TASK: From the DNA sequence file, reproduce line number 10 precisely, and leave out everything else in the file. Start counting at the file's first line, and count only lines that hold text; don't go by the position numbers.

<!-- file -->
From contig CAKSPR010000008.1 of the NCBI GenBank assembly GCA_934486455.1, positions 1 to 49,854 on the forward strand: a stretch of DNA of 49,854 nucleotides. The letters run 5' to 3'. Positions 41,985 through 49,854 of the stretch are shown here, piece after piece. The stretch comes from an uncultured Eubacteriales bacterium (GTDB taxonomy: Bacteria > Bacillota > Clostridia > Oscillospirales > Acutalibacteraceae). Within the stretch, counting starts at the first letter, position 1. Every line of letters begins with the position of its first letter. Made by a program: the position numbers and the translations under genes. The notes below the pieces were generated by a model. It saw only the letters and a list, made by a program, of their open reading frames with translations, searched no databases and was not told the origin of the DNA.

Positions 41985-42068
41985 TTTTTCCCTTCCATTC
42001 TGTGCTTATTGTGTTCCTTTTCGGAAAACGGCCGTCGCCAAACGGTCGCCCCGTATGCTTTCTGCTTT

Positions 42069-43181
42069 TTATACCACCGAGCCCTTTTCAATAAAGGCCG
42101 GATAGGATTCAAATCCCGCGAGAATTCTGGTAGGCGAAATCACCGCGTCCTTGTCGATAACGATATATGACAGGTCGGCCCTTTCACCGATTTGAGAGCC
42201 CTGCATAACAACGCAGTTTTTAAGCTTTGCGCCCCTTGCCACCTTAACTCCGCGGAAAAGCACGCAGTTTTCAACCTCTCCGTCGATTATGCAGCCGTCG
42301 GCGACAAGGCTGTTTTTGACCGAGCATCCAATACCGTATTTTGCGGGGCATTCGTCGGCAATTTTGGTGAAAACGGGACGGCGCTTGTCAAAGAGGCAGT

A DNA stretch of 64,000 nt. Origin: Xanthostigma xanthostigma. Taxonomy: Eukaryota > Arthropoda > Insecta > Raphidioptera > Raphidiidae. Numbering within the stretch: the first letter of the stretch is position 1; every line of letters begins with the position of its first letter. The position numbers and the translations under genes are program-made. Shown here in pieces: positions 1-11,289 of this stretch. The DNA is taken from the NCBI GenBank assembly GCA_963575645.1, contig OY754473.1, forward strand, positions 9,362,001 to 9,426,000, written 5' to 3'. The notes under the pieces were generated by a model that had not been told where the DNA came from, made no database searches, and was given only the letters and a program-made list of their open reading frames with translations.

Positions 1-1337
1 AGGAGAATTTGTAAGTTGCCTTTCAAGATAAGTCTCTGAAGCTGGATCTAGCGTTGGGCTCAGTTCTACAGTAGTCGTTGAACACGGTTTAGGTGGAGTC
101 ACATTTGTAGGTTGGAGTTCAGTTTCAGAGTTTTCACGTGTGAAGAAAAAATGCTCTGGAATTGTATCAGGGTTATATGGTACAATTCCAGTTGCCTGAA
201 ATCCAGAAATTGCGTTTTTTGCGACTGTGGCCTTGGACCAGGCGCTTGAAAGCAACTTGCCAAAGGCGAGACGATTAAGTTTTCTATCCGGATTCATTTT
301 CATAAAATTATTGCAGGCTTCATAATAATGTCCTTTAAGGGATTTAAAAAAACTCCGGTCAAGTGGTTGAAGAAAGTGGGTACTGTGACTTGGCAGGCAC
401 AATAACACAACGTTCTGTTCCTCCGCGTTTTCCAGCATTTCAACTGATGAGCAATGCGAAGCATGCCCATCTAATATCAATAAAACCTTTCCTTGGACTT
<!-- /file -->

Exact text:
A DNA stretch of 64,000 nt. Origin: Xanthostigma xanthostigma. Taxonomy: Eukaryota > Arthropoda > Insecta > Raphidioptera > Raphidiidae. Numbering within the stretch: the first letter of the stretch is position 1; every line of letters begins with the position of its first letter. The position numbers and the translations under genes are program-made. Shown here in pieces: positions 1-11,289 of this stretch. The DNA is taken from the NCBI GenBank assembly GCA_963575645.1, contig OY754473.1, forward strand, positions 9,362,001 to 9,426,000, written 5' to 3'. The notes under the pieces were generated by a model that had not been told where the DNA came from, made no database searches, and was given only the letters and a program-made list of their open reading frames with translations.